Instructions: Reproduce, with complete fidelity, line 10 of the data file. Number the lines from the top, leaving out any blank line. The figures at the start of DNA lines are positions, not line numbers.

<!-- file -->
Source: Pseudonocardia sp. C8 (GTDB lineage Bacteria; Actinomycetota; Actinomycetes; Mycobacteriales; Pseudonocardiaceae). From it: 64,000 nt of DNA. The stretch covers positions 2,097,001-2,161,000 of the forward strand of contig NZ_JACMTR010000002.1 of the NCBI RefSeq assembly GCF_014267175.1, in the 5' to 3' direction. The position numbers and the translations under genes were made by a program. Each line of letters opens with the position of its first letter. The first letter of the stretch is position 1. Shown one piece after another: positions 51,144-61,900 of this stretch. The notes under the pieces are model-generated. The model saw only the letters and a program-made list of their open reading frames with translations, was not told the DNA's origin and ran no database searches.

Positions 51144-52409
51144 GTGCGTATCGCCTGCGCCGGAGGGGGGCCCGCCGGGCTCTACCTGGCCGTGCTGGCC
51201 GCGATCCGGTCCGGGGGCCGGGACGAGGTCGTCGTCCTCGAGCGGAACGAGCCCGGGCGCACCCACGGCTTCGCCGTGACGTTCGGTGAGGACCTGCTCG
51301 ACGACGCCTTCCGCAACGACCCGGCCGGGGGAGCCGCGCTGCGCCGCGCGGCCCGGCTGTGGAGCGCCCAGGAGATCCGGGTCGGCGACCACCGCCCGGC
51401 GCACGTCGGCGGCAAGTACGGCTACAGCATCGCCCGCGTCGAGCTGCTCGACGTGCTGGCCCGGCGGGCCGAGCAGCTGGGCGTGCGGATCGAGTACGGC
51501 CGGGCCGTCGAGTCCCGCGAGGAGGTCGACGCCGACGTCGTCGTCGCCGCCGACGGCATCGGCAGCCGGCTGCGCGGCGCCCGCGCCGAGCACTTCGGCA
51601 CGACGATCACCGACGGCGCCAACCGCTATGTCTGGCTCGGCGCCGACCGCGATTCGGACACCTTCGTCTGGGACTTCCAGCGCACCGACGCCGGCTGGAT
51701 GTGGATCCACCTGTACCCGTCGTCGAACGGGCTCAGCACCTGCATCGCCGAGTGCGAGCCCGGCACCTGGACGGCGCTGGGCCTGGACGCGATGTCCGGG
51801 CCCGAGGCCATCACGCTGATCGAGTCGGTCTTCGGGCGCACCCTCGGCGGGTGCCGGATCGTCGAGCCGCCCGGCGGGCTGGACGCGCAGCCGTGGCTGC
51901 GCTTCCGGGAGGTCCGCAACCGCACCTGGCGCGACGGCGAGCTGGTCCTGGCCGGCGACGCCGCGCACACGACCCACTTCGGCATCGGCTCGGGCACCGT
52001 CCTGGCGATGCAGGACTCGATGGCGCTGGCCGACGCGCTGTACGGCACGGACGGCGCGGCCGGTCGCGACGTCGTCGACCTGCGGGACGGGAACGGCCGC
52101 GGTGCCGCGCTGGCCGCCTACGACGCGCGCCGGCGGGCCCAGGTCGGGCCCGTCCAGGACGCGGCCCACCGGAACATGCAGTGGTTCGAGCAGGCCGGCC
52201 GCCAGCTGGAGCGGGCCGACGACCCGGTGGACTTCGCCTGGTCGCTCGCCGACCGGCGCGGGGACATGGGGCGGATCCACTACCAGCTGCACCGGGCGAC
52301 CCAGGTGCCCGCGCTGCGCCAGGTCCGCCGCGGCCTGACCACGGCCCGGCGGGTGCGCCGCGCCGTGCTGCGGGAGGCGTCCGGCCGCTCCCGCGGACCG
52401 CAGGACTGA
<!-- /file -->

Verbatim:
51801 CCCGAGGCCATCACGCTGATCGAGTCGGTCTTCGGGCGCACCCTCGGCGGGTGCCGGATCGTCGAGCCGCCCGGCGGGCTGGACGCGCAGCCGTGGCTGC